7 Simple Ways to Spend More Time Outside

posted in: Just for Fun, Random | 2

Whether you’re an avid outdoor lover or you just like to get some fresh air now and then, chances are you’re pretty busy. Your plate is full. Your calendar’s crammed. So spending time outside can be a real challenge.  But you still want to enjoy The Great Outdoors.

Here are ten simple ways to spend more time outside:

1)    Keep it Simple

No time for a month-long backpacking trip or that epic outdoor adventure in Alaska? No problem. Just throttle back. Keep it simple:

Go for a nature walk. Visit an arboretum. Splash in the rain. Take a longer walk with your dog. Stroll on a beach. Star gaze. Plant a garden. Watch a sunset. Fly a kite. Picnic.

Don’t wait for a Godzilla-sized window of opportunity. Carve out some outdoor time in smaller chunks that are more manageable and hopefully, more frequent.

Lake Quinault.

2)    Use a Calendar and Plan Ahead

Taking off on a spur-of-the-moment adventure may sound foot loose and fancy-free. But it’s not something most people can easily fit in to their busy lives. Additionally, many outdoor sites like national parks require reservations, often months in advance.

So grab a pad of paper or your favorite electronic device. Jot down a list of outdoors sites you’d like to visit in 2020.

Want to explore a new state park? Surf at a new beach? Hike the back country of a national park? Discover a new campground or fishing hole?

Semiahmoo Marina. Blaine, WA.

Make a list. Check it twice. Then start planning. Factor in weather. Distance. Activities. Costs. Lodging or campground availability. Vacation time you’ll need to calendar. And so on.

More time outdoors won’t just fall out of the sky with wishful thinking. Get pro-active. Plan in advance. Or it probably won’t happen.

3) Consult a map or app

When we decided to visit Whatcom County in northern Washington last spring, one of our first stops was Google. Our time was limited. We didn’t want to waste it driving around aimlessly. So we checked into outdoor opportunities in advance.

Lake Whatcom!

We scouted state and county parks like Larrabee State Park and Birch Bay State Park, Whatcom Falls State Park and Whatcom Lake. Also:

Trails at the Hovander Homestead Park in Ferndale, and the North Lake Whatcom Park. The Stimpson Nature Reserve in Sudden Valley. The Semiahmoo Spit Trail and Peace Arch State Park in Blaine.

Reconnoitering and prioritizing helped us cover a lot of outdoor ground quickly within a limited time frame.

Peace Arch in Blaine, WA.

Besides Google, hiking apps and the like, the front desk at your local inn or hotel can also provide a wide variety of information related to outdoor recreational opportunities in the vicinity.

4) Make it a Family Affair

Involve the kids in the planning. They’ll have more invested in your outdoor time if they feel like they’re part of planning it.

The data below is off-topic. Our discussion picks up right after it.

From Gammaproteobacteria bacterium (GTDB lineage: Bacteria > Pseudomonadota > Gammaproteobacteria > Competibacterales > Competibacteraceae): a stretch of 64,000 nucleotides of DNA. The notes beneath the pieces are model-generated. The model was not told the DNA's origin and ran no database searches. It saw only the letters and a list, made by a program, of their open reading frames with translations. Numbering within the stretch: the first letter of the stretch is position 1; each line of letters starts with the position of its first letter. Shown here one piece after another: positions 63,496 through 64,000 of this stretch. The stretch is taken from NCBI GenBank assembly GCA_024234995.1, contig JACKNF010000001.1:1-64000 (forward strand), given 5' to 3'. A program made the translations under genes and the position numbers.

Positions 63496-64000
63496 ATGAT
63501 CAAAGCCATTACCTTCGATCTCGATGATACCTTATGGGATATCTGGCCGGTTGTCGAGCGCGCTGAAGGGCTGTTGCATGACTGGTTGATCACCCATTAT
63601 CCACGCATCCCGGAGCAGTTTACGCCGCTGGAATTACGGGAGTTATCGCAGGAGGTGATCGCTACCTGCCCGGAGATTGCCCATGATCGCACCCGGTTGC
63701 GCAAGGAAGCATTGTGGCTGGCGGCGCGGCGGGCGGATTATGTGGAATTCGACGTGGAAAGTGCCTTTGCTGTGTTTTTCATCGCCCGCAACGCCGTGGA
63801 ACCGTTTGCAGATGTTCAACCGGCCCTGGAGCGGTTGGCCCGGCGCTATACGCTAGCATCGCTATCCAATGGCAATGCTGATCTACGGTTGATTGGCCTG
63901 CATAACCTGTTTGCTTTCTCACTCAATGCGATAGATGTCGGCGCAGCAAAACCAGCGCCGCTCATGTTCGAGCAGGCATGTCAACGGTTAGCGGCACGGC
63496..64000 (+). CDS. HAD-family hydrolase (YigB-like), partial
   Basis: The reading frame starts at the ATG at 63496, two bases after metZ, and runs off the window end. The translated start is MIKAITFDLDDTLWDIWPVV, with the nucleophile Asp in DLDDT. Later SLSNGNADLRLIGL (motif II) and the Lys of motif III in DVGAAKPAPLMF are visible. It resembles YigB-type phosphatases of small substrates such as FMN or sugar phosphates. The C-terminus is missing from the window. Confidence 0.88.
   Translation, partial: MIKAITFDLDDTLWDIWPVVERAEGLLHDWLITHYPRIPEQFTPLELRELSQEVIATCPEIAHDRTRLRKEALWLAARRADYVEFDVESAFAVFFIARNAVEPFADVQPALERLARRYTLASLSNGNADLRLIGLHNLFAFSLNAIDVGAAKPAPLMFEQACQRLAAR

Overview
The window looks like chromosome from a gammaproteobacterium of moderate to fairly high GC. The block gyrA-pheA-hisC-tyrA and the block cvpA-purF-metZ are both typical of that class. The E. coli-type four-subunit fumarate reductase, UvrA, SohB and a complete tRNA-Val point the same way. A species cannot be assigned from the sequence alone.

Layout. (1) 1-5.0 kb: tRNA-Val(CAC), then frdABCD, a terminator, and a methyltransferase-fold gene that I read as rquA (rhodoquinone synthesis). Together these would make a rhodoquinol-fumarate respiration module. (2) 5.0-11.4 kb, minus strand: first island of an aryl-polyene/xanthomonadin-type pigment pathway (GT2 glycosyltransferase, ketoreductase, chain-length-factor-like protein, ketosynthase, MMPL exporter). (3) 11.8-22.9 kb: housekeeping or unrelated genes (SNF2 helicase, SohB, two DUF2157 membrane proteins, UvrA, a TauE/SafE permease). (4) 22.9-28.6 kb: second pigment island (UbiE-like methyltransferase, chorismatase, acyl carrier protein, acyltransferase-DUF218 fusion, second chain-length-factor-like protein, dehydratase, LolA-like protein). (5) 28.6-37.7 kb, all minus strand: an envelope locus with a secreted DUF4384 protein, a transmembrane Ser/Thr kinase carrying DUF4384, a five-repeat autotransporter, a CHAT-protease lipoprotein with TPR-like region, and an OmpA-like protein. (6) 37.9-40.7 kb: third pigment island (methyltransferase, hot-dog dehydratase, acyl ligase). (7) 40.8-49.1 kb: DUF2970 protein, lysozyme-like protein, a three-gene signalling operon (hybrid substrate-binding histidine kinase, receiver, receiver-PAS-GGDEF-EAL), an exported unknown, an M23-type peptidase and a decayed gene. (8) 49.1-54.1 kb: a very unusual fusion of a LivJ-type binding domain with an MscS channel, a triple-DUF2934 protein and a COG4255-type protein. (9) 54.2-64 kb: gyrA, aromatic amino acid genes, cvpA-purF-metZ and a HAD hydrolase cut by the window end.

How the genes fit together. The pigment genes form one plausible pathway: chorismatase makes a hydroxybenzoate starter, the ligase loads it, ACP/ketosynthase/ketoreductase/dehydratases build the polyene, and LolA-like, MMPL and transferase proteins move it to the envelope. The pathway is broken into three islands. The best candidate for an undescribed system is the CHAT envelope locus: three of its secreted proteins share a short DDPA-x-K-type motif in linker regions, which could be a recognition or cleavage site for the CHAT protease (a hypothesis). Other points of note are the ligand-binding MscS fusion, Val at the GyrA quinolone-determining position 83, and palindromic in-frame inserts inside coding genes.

5) Plan and prep your meals in advance.

Once you have your destinations and dates calendared for your next camping adventure, sit down and write out a menu. Grocery shop. And instead of cooking at the campsite, for example, we do all our cooking at home.

That way our outside time is for The Outside, not chores that we could easily do in advance at home. For more, see my post on Camp Cooking Made Easy.

6) Throttle Back (see #1, above)

When lengthy, distant outdoor adventures aren’t doable, plan shorter, more frequent adventures closer to home:

Day hike. Fish a nearby lake or stream. No time for a three-day drive to a favorite national park? Check out state, county, or municipal parks instead.

Mount Baker from some random road in Whatcom County, WA.

If you don’t know where to start, check online or the local Chamber of Commerce/Visitor’s Center, or your outdoorsy neighbor. An afternoon picnic at the beach, lake, or park can re-charge the ‘ole nature-loving batteries, too.

7) Unpack Like a Boss

Dumping your outdoor gear on the garage or basement floor and leaving it to sort out “later” can be tempting after you return from your latest outdoor adventure. You’re tired. You just want to kickback. You’ll clean and stow your gear later, right?


Do it now. Before your next outdoor adventure.

There’s nothing like trying to remember where you dropped your trekking poles last month when you’re trying to get out the door in five minutes. Or finding out you need a new rain fly after you’ve arrived at your camp site and a storm is brewing.

Check all year outdoor gear as soon as you come home. Repair, replace, or re-condition and/or clean whatever is necessary. Then put it away. So it’s ready and waiting for your next adventure. This will make it easier to get ready next time.

Someone once said:

“Time is like a penny. You can spend it any way you want. But you can only spend it once.”

Expending some time and energy in advance to plan your next outdoor adventure in advance can mean more time outside. Since that’s the name of the game, let’s get goin’!

What would you add?

2 Responses

  1. Mel's 2nd Act

    It’s so hot where I live right now, I really don’t spend much time outside. I’m looking forward to cooler temps to get out and work in the garden and walk some trails.
    I agree 💯 %, put everything away right when you get back. You think you’ll do it later, but most likely won’t.
    Happy Trails!

    • HikerBabe

      Hoping cooler weather heads your way soon! Thanks for commenting!